For most healthy adults, physically moving on is much easier in comparison to mentally moving on. Although most people don’t understand why I run as far as I do, and it can be a literal pain in the ass, most days it’s easier to deal with than my emotional baggage.
I used to get exhausted just thinking about putting one foot in front of the other at a consistent pace. So when my manager suggested I try a half marathon last year, I thought he was crazy. For a girl who could barely run more than a mile, 13.1 seemed impossible. But after 16 weeks of hot, grueling training, I did it. I finished my first half marathon without stopping or walking. It challenged my body physically but more importantly taught me a mental strength I didn’t even know I had. Some how I convinced myself to just keep going.
Last year, was also emotionally challenging. My friends and family will tell you that I’m a confident, outgoing and self-assured woman. They know they can count on me to be there for them when things fall apart. They will tell you I can be stubborn, have a quick tongue and hate to ask for help. I do my best to see the glass half full, make others laugh and always keep a smile on my face. From the outside I appear strong and assertive but for the last three years, on the inside I’ve been ripping at the seams. It makes me mad and sad admitting I’ve been recovering from a mentally and physically abusive relationship. How does someone so “strong” admit they were so weak?
I can talk and write about anything but when it comes to topics like domestic violence and conversations like #whyileft I couldn’t seem to put my story into words. I spent a lot of time blaming myself for allowing someone like that to come into my life. Someone who I had loved so deeply, yet made me feel so small. Someone who would one night drunkenly punch me in the leg during an argument because I tried to stop him from leaving. Someone who put his hands around my neck because I took his cellphone out of his hand and blamed me for provoking him. Someone who needed to be escorted out of my apartment by the police New Years Eve and still try to come back up after they left. Someone who continued to bully me by writing scathing 10-page hate letters calling me a “shit head” and that I only worked well with men because I have “big tits.” Someone who would still harass me, two years later, by posting pictures on social media of places around my office and apartment. Someone who would make me feel completely and totally insecure.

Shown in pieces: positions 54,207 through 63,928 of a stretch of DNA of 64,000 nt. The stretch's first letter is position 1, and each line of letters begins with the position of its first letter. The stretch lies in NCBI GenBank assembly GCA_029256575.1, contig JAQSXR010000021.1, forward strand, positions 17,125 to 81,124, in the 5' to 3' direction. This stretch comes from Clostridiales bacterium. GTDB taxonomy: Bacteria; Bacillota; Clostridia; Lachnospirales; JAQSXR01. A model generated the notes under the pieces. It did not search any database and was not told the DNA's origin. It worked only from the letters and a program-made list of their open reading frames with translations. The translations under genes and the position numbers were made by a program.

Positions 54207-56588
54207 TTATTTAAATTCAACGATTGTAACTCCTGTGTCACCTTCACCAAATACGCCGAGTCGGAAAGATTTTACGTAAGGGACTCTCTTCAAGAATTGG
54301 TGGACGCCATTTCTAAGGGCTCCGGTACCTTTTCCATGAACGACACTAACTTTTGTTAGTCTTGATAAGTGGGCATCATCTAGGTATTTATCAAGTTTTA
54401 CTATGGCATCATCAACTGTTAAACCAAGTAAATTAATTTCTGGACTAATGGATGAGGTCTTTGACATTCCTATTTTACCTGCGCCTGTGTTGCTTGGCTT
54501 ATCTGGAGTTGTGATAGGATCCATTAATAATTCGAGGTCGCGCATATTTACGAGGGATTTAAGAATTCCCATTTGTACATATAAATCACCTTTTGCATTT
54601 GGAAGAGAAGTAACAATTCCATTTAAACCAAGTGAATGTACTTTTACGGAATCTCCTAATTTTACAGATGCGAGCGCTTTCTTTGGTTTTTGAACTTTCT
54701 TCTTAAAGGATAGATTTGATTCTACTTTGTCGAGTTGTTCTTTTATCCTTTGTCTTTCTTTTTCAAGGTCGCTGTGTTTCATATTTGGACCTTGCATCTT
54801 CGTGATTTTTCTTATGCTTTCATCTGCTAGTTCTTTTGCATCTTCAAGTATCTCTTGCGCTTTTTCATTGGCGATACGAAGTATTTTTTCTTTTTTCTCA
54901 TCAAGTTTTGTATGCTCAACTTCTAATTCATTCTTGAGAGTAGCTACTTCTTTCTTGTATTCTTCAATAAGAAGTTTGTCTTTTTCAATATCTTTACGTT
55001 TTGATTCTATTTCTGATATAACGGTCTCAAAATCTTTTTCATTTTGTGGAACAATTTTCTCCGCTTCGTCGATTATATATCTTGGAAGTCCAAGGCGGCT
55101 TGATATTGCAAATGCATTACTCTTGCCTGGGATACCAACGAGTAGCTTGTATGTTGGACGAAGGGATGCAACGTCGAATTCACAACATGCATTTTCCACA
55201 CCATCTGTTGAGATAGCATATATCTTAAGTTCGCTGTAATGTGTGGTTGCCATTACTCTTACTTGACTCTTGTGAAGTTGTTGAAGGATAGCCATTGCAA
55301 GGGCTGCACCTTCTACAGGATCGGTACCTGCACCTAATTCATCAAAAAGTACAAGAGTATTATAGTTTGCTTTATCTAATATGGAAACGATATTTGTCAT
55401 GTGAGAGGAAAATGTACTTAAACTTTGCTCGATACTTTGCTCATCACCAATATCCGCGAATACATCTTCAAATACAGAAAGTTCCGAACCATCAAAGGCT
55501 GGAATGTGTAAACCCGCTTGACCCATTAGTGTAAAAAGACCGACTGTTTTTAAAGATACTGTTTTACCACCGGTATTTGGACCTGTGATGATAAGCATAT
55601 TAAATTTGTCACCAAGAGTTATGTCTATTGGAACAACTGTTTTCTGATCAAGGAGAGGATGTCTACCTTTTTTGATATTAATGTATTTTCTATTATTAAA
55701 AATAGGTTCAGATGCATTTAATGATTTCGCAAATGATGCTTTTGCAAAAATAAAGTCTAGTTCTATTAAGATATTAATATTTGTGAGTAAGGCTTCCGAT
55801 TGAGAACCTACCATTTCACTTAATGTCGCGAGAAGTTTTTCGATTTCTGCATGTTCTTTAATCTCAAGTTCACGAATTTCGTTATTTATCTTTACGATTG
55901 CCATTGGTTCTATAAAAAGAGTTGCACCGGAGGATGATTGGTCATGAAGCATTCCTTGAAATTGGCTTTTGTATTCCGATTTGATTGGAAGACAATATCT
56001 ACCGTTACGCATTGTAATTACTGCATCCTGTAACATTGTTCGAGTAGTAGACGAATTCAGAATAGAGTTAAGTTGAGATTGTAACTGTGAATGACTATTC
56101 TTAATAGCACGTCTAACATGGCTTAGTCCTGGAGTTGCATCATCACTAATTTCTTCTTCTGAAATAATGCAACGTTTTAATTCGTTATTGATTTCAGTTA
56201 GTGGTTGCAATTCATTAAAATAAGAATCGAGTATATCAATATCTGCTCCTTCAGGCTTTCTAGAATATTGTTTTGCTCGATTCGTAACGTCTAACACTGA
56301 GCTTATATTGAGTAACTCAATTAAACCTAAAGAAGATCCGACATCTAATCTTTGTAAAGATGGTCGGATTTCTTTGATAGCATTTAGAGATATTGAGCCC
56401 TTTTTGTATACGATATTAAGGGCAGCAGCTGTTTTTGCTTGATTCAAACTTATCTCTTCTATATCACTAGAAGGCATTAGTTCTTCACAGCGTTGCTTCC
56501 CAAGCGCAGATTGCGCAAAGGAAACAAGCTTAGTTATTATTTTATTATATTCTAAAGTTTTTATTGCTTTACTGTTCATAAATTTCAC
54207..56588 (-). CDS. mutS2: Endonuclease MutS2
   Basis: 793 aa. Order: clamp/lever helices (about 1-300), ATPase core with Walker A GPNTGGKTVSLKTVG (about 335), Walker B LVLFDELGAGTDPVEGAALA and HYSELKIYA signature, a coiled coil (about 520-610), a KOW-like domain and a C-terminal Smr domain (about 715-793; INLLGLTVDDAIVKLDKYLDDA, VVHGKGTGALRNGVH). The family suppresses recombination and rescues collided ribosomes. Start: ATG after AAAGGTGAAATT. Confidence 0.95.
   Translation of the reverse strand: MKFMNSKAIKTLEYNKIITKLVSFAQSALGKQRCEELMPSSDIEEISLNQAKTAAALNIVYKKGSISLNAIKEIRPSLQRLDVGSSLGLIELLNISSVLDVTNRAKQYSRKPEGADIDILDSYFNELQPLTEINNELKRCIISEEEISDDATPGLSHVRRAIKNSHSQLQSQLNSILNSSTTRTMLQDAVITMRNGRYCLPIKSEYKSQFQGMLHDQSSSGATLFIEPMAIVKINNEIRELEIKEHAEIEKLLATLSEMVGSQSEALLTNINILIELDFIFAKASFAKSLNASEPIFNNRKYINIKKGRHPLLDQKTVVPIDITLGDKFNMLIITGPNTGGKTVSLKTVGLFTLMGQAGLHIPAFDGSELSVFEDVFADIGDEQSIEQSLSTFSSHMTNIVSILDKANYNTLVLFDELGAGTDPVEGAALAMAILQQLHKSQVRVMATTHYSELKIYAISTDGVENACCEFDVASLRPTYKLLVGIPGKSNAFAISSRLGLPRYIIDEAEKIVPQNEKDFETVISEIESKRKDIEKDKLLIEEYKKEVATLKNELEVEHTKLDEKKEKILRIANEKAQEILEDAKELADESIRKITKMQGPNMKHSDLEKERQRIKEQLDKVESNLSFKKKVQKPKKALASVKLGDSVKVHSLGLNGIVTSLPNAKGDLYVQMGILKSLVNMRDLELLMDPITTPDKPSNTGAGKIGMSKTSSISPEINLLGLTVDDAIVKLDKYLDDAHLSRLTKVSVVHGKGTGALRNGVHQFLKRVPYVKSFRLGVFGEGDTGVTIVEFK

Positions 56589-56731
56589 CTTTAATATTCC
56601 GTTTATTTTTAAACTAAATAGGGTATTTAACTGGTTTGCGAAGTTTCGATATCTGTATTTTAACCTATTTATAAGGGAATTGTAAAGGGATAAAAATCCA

I spent a lot of time trying to convince myself that my situation wasn’t that bad, to keep looking forward and I would eventually move past it. Friends and family wanted to help but even they were at a loss. I spent a few months in therapy trying to piece together where I went wrong only to realize I needed to stop blaming myself. I found solace in writing but running was my saving grace.
It was the one thing I could do for myself, just me against me, to sort things out in my head for a while. I chose to physically beat myself up before ever mentally beating myself up again. That’s why I made the crazy decision to sign up for my first marathon in March. And it’s even harder to believe that the race is now only two weeks away.
Completing this race not only proves I have the physical strength to run 26.2 miles but the mental strength to get through the emotional marathon I’ve put myself through for the last two years. There are a lot of things we tell ourselves we are not capable of and at times, can’t imagine we will ever get through. By running this marathon, I’m freeing myself of the fear that’s held me back for so long and ready to celebrate this physical and deeply emotional victory on October 19th. Come hell or high water, I will finish that fucking marathon.